The situation described above illustrates one of the fatal flaws in parenting apart. When time together is divided by chunks of time apart, it makes it harder to develop rapport between you and your child. The nature of parenting changes when it’s constantly being interrupted for custody transitions.
Though there is no way to avoid this issue outright, there are a few things we suggest that can smooth things around the edges:
A) In the same way that marriage partners will make the rule "never go to bed angry," parents and kids should try to adhere to the rule: always end a visitation or your parenting time together on good terms. This doesn't mean that parents run away from any and all quarrels, but it should mean that no matter what quarrels arise, they stop arguing and put them aside at the end. Agree to sideline the issue and revisit it again later. No matter how upset you are, each visit should end with affection. There's plenty of time to argue later.
B) Avoid bringing up contentious issues towards the end of the visit. Most things can wait.
C) Smooth over this problem by continuing daily contact through phone calls or other means when the child is at the other parent's house.
Maintaining consistency is difficult
When people talk about parental inconsistency after divorce, the conversation usually focuses around parents who each decide to do things their own way, thus offering no consistency in terms of parenting. But this covers up a deeper structural issue: not all of this inconsistency is intentional. It can become an issue even among parents who are otherwise cooperating with one another, not because of malice or callous disregard, but because it becomes harder to know what the other parent is doing (or has done) when parenting apart.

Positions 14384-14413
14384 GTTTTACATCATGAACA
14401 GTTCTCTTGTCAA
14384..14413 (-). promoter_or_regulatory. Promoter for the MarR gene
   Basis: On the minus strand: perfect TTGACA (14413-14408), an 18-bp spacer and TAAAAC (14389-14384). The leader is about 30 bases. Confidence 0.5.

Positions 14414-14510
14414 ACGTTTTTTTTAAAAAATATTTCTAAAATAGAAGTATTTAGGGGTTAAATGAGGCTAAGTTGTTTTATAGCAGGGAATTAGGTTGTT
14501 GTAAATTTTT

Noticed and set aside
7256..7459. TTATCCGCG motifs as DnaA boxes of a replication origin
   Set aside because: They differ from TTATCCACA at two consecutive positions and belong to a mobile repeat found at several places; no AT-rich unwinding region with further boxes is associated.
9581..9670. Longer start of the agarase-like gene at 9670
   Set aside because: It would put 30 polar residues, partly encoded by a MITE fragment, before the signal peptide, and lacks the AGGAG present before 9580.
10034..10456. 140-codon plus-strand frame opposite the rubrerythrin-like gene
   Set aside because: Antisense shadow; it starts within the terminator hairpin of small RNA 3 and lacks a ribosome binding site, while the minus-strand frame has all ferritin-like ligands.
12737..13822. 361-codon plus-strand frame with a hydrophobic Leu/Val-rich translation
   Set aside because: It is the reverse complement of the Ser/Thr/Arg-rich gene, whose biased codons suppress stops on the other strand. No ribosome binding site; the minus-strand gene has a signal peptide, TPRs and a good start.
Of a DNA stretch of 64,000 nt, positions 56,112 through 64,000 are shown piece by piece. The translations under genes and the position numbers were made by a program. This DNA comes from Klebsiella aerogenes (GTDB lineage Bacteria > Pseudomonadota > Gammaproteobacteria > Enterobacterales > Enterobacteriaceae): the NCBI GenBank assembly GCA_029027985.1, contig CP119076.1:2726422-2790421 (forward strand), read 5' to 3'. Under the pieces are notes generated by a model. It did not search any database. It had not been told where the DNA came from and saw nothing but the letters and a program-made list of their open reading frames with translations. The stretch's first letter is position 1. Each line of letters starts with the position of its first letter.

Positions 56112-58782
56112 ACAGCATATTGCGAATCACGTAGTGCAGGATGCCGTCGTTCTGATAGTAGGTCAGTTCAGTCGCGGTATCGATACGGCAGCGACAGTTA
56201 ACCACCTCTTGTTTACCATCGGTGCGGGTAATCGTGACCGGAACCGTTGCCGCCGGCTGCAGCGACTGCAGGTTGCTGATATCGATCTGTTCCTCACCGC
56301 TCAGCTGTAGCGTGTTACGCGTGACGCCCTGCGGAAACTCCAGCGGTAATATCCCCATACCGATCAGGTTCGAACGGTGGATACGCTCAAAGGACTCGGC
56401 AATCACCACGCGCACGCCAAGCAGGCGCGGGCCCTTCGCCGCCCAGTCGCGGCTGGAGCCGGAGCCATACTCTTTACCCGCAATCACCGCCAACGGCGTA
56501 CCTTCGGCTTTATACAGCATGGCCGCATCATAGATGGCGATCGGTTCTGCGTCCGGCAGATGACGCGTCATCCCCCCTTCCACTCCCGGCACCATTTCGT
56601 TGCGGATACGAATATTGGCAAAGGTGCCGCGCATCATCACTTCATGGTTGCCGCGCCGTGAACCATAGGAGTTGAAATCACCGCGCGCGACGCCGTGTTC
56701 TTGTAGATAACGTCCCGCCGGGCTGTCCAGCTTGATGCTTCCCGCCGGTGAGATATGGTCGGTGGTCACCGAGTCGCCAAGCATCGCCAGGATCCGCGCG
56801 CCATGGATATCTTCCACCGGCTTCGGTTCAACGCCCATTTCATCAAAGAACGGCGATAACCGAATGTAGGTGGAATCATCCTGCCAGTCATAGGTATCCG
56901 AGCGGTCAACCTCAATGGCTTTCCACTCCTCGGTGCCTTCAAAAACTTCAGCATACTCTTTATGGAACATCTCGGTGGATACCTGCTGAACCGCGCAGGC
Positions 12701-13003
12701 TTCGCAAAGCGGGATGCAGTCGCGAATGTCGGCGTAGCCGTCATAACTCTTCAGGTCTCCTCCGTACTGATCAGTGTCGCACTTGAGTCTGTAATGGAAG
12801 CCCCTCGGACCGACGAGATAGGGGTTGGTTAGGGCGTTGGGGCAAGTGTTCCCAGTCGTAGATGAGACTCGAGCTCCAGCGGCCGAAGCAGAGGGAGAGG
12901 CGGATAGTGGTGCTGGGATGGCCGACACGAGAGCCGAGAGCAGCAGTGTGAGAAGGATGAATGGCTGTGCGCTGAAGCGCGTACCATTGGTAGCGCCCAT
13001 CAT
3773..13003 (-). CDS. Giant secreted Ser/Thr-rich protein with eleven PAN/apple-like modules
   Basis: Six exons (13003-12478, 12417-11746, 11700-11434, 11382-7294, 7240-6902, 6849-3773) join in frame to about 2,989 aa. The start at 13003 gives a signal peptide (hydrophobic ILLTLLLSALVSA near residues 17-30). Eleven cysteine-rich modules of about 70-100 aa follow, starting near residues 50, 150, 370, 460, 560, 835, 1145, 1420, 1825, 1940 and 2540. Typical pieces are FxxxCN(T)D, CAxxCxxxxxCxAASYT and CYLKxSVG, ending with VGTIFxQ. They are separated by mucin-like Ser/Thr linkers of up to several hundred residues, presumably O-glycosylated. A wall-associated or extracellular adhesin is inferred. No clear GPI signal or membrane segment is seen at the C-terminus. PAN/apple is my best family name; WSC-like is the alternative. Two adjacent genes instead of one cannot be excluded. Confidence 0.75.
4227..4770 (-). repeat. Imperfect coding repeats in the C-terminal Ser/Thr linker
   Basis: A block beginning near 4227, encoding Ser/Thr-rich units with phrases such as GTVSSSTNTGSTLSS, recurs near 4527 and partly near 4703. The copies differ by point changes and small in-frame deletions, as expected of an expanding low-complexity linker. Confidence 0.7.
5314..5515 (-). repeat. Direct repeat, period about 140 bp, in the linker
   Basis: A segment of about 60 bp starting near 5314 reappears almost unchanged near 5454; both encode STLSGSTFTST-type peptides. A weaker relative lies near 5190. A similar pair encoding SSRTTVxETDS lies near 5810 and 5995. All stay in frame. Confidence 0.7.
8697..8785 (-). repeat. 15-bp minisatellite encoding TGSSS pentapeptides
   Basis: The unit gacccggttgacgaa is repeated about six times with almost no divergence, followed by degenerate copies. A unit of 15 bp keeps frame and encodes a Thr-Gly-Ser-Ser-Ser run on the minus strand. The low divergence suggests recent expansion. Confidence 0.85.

Think hard, and I’m sure you'll remember plenty of times when the kids asked the other parent something, got an unfavorable answer, and then came to you asking the same question. There were probably a number of times you gave a contradictory answer, unaware of what the other parent had told them. And this was while living under the same roof. This problem will only grow after you separate, because it becomes even harder to stay on the same page when you can't merely holler downstairs and confer with the other parent.
Each parent needs to recognize these difficulties, and show patience if the other person accidentally steps on their toes in trumping a decision they made. It’s bound to happen quite often, usually unintentionally. You can help curb this somewhat by trying to communicate back and forth and call when you're uncertain, but this won't address the problem completely.